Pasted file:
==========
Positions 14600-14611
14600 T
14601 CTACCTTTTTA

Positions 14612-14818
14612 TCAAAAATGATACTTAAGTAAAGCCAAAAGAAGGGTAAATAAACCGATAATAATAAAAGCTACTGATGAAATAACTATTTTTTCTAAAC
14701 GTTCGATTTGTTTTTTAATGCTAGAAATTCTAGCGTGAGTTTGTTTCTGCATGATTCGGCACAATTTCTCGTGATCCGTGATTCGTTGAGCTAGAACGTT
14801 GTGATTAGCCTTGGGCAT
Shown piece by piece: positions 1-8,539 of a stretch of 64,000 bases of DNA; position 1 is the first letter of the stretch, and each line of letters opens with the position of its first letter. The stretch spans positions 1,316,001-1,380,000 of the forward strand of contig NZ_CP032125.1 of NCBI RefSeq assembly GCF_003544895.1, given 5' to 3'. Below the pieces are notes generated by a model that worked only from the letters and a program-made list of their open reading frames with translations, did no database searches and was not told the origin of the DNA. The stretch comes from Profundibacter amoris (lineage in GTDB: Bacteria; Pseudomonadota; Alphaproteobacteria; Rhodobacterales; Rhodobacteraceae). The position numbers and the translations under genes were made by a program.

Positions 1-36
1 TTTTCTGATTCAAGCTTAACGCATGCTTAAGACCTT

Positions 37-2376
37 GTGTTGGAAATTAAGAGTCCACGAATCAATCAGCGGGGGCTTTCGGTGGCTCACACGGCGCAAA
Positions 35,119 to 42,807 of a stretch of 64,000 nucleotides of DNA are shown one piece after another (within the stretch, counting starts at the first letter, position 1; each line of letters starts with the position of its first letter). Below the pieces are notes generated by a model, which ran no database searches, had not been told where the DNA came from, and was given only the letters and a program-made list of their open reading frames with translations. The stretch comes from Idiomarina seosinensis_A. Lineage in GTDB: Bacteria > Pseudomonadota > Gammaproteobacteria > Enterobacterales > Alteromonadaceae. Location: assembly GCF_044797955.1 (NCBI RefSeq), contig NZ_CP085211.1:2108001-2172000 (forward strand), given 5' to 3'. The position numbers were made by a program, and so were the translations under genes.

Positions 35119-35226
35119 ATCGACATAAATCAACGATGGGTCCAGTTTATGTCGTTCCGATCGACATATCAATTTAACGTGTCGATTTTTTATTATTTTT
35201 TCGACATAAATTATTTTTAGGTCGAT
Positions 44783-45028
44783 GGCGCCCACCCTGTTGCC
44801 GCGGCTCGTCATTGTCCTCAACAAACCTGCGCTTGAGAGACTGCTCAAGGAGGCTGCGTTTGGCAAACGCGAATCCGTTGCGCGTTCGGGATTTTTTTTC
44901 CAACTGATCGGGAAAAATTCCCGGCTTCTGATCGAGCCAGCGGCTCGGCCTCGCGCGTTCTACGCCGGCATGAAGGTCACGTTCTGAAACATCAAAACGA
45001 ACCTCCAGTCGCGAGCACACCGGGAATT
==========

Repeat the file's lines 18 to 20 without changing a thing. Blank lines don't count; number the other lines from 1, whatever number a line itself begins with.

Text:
44783 GGCGCCCACCCTGTTGCC
44801 GCGGCTCGTCATTGTCCTCAACAAACCTGCGCTTGAGAGACTGCTCAAGGAGGCTGCGTTTGGCAAACGCGAATCCGTTGCGCGTTCGGGATTTTTTTTC
44901 CAACTGATCGGGAAAAATTCCCGGCTTCTGATCGAGCCAGCGGCTCGGCCTCGCGCGTTCTACGCCGGCATGAAGGTCACGTTCTGAAACATCAAAACGA